Brandon Ross said once upon a time:
Are we really concerned about being smurfed by a /30, or even a /27?
You should be. If I didn't have directed broadcasts turned off on my
network, it would be a very effective smurf amplifier. Because ARIN keeps
us on a very short leash, we use the smallest subnet we can get away with
for our POPs. Some such sites are very well connected.
We should be concerned about receiving pings floods from two single
addresses? The the IP size of the network also figures into the nature of
the attack. Smurfing is made easier by large subnets without
directed-broadcast turned off. It is a lot more work to get the same
results from networks smaller than a /27.
Sorry, I should have been more clear. I took that earlier statement to
mean that we shouldn't be concerned about amplification networks smaller
than /24. I felt that was implied by the discussion about filtering
addresses ending in .255. The point I was trying to make is that I have
many networks with masks longer than /24 (the majority of which are
shorter than /27) that would make very effective smurf amplifiers if I
didn't have directed broadcasts turned off. In my experience I've found
that many networks use /24's, not because they necessarily need 254 hosts
on that network, but because it's convienent since the network/host number
falls on an octet boundry. Most of these networks I've seen have
significantly less than 254 hosts on them. My networks with longer masks
are much denser than what I've seen is the average /24, and therefore
possibly more dangerous as amplifiers.
Brandon Ross Network Engineering 404-815-0770 800-719-4664
Chief Network Engineer MindSpring Enterprises, Inc email@example.com
Mosher's Law of Software Engineering: Don't worry if it doesn't work
right. If everything did, you'd be out of a job.
This is directed towards everyone who's been fortunate enough to take
part in this discussion, not necessarily you Mr. Ashdown.
If you've got an ISDN line or better, you can successfully ping flood a
/30 broadcast address with larger than normal packets and take down a
smaller link (ISDN or modem). It wouldn't be as effective as a /27, /24
or greater, but enough /27's and you'd have the same effect, though it'd
me more resource intensive on the attackers end than just going after a
/24 or greater broadcast address.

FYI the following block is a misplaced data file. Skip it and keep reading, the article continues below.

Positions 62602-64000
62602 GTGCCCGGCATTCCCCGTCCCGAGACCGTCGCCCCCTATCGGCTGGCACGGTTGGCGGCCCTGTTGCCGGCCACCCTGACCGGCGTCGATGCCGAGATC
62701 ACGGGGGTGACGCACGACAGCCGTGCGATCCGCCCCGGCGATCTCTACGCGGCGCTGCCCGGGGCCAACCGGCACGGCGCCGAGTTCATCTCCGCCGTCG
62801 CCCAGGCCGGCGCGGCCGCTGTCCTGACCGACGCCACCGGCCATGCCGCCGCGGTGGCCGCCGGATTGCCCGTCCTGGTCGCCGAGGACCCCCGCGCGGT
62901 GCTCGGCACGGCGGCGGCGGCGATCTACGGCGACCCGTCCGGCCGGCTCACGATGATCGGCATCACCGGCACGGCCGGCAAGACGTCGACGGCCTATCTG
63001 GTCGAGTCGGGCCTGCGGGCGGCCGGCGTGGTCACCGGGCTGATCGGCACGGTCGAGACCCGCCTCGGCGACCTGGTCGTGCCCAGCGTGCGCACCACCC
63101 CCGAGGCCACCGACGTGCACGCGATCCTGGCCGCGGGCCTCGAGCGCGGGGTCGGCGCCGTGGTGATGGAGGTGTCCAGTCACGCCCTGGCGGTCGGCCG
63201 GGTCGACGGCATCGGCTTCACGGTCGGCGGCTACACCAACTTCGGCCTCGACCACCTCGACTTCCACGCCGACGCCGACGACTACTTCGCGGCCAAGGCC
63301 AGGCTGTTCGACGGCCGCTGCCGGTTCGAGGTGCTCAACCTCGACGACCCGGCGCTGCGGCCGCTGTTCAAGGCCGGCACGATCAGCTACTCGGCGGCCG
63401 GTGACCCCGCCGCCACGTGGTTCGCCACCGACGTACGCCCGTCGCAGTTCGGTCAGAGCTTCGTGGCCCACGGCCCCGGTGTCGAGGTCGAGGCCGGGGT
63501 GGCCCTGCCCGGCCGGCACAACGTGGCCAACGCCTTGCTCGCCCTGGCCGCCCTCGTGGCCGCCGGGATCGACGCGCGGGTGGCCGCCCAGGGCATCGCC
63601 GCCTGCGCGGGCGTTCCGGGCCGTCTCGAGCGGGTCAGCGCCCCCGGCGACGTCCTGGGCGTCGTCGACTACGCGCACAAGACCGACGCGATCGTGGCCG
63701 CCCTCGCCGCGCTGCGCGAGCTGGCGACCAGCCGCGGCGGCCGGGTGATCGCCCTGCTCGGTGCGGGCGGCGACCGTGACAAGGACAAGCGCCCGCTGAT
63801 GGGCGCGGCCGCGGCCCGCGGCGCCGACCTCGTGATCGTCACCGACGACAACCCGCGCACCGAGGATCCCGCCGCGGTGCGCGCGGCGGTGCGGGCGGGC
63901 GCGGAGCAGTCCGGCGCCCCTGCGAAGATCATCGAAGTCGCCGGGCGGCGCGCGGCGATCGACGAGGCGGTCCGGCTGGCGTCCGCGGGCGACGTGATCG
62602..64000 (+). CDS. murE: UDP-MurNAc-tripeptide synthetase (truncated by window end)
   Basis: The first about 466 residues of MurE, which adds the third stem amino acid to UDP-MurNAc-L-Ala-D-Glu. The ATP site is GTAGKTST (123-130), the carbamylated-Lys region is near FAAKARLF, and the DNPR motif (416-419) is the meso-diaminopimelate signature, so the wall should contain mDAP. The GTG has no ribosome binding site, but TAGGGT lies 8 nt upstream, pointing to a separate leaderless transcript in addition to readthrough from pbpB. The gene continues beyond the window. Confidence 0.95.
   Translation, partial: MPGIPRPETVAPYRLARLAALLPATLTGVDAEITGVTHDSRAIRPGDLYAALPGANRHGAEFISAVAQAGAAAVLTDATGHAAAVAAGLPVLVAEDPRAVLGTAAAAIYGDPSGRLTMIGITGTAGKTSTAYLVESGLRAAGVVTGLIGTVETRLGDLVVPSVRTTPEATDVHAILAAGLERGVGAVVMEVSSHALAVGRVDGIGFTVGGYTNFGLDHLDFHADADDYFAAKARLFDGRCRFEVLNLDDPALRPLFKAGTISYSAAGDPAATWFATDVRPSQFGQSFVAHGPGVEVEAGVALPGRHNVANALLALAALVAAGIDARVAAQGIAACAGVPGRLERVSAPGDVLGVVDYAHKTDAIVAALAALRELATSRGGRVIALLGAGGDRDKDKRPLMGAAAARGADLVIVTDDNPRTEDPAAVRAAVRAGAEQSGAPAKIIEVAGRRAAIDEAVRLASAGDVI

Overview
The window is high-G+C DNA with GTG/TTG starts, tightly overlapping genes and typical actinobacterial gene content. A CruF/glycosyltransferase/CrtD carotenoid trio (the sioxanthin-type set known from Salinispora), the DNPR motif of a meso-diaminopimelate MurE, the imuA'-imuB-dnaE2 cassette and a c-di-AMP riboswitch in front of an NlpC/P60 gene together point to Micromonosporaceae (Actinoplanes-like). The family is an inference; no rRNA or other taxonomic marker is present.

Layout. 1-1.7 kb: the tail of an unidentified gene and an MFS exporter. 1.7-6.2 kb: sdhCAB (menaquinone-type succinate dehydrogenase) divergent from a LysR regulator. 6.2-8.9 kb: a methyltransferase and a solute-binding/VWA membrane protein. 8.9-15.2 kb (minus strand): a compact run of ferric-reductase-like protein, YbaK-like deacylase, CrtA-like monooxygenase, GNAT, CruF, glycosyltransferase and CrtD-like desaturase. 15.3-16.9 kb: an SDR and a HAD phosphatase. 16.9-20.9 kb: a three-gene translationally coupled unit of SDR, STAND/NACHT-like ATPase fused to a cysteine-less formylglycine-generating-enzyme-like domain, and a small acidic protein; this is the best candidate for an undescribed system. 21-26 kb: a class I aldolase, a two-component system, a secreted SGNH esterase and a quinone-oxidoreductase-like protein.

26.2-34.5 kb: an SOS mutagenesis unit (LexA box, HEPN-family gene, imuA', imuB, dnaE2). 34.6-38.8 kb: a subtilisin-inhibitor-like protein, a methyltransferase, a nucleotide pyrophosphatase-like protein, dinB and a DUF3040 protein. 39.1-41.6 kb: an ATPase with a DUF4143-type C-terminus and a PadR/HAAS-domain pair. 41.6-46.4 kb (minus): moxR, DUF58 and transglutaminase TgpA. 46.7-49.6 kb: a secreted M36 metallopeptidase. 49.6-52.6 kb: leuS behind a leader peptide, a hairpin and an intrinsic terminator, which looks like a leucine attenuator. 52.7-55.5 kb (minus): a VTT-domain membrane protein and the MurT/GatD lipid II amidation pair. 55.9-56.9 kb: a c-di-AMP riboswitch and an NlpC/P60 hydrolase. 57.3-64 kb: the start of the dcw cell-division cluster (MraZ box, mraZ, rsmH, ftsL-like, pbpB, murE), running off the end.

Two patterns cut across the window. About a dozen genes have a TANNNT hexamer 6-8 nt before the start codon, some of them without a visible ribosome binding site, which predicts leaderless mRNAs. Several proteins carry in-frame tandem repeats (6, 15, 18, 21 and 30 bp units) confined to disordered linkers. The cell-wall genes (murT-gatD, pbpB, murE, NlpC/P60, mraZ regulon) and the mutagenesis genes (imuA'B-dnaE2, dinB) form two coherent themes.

Regardless, it doesn't matter what broadcast they ping, as they have
varying degrees of effectiveness. What really matters is if we've put
the same amount of effort into fixing our networks as we have arguing
about who's responsibility it is to fix it and what the best course of
action is. If you've got filters on your network to keep you from being a
smurf amplifier, then great. If you've got filters on your router to keep
your customers from starting smurf attacks, then great. But if you've only
got one and not the other, then you're just doing a half assed job. I
agree that IP directed broadcasts should be turned off on everyone's
routers, and those that ignore the problem or refuse to fix it should be
made to deal with it for the greater good of the Internet at large. But
if my customers can smurf out, I'm just as guilty as the people who don't
fix IP directed broadcasts.
As stated earlier, spoofed traffic is the #1 cause of most denial of
service attacks released in the last 6-12 months. It doesn't make any
sense why most people who consider themselves responsible admins would
rather bicker over responsibility than fix their networks and be done with
it. If everyone but the few networks that allow directed broadcasts fixed
spoofing packets from their customers leaving through their network, it
would seem that smurf/fraggle/teardrop/land/etc. would have all been only
mildly effective, and must easier to trace back.
Joe Shaw - firstname.lastname@example.org
NetAdmin - Insync Internet Services
Fortune: 43rd Law of Computing: Anything that can go wr
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